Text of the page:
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A staged reading of the play


March 1999

UCLA, Los Angeles, CA

Written by: Henrik Ibsen
Directed by: Steven Culp


In an effort to reach out to the local community and share their knowledge, expertise, and pure love of theatre, and surrounded by neighborhood public and private schools, Interact 's members have added to their regular schedule of readings and productions an annual summer children's program.

The UCLA Law School Series of Dramatic Readings - This series, co-sponsored by the UCLA Law School and Interact Theatre Company, consists of readings of plays with themes related to justice, government, and public responsibility. Ordinarily, one play will be read each semester. During semesters when the "Law and Literature" seminar is offered at the Law School, the reading will usually be a play studied in that seminar. Audiences consist of students, faculty, staff, and alumni of the Law School and other UCLA departments, as well as members of the general public. The purposes of the readings are to stimulate discussion of the ethical and societal issues raised by these excellent plays, to help stimulate interdisciplinary consideration of law and the humanities, and to entertain. Readings in the series to date have been:

Rosmersholm, by Henrik Ibsen - Spring 1999


The play opens one year after the suicide of Rosmer's wife, Beata. Rebecca moved into the family home, Rosmersholm, as a friend of Beata, but she lives there still; it becomes plain that the she and Rosmer are in love, but Rosmer insists throughout the play that their relationship is completely innocent.

Rosmer is a highly respected member of his community and he intends to use his position to support the newly elected government and its reformist, if not revolutionary, agenda. However, when Rosmer announces this to his friend and brother-in-law Kroll, the local schoolmaster, Kroll becomes enraged at what he sees as his friend's betrayal of his ruling-class roots. Kroll then begins an attempt to sabotage Rosmer's plans, confronting him with his relationship with Rebecca and denouncing the pair, initially in guarded terms, in the local newspaper. Rosmer becomes consumed by his guilt, now believing he, rather than mental illness, caused his wife's suicide. He attempts to erase the guilt by erasing the memory of his wife and proposing to Rebecca. However, Rebecca rejects him outright. Kroll accuses her of using Rosmer as a tool to work her own political agenda in the household. She admits that it was she who drove Mrs. Rosmer to deeper depths of insanity and in a way even encouraged her suicide: initially to increase her power over Rosmer, but later because she fell in love with him. However, because of her past she cannot accept Rosmer's marriage proposal.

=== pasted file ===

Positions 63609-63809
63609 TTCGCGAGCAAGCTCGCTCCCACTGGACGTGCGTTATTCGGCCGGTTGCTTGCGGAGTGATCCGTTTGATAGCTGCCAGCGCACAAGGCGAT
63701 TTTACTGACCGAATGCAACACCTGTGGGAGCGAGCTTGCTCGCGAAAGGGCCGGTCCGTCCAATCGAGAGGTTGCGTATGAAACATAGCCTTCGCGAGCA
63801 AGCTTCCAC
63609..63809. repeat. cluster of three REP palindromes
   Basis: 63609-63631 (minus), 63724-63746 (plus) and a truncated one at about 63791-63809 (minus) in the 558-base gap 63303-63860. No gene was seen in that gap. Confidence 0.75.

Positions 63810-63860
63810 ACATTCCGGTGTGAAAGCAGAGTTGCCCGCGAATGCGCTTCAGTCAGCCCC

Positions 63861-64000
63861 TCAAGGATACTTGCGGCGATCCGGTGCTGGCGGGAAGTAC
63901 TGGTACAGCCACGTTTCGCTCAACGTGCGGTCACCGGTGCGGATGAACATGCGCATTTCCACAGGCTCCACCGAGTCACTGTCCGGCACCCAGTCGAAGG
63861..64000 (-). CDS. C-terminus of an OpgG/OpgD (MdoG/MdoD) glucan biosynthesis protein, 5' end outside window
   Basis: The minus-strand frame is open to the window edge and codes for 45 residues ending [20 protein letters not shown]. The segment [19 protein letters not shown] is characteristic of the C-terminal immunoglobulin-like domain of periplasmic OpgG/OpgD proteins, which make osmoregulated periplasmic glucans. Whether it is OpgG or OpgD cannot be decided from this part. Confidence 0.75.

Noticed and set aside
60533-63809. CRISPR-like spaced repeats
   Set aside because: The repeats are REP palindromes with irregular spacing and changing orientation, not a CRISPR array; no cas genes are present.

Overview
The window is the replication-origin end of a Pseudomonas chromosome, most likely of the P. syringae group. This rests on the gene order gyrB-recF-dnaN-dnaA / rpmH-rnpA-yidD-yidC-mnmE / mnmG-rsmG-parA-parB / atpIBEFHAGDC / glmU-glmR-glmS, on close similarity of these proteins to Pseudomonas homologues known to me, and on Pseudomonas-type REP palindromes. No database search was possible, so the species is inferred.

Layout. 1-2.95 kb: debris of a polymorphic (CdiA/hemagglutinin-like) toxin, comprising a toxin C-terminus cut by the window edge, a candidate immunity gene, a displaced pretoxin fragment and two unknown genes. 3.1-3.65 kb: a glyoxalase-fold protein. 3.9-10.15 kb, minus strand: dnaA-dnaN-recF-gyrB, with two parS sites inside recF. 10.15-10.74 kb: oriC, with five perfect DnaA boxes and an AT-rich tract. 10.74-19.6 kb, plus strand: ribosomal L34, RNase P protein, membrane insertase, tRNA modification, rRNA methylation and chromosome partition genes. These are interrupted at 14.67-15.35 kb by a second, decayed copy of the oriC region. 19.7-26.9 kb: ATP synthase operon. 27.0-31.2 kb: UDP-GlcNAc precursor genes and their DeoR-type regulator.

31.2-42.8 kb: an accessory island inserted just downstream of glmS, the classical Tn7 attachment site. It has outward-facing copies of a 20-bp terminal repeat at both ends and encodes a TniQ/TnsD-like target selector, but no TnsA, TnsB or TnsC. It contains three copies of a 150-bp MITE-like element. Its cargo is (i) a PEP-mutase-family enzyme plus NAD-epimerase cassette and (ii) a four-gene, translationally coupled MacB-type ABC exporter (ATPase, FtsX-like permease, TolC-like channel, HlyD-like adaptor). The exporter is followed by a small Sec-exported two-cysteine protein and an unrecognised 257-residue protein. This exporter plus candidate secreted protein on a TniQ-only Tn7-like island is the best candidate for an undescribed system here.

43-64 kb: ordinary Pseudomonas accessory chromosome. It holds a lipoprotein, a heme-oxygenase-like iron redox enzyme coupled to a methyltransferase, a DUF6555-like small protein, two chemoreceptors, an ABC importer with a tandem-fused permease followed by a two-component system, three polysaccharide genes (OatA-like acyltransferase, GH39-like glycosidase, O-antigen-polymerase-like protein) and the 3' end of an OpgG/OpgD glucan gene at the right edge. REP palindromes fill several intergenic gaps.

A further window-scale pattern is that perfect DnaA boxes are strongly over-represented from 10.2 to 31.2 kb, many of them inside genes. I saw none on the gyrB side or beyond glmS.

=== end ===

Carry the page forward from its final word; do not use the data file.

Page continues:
This leads to the ultimate breakdown in the play where neither Rosmer nor Rebecca can deal with their past crimes—she has acknowledged her part in the destruction of Beata but she has also committed incest with her adopted father while suspecting that he was her natural parent, her suspicion harshly confirmed by Kroll as he attempts to come between the couple—and they can no longer trust each other, or even themselves. Rosmer then asks Rebecca to prove her devotion to him by committing suicide the same way his former wife did, by jumping into the mill-race. As Rebecca calmly seems to agree, issuing instructions about the recovery of her body from the water, Rosmer says he will join her, as he is still in love with her and he cannot conceive of a way in which they can live together. The play concludes with both characters jumping into the mill-race and the housekeeper, Mrs. Helseth, screaming in terror: "The dead woman has taken them".

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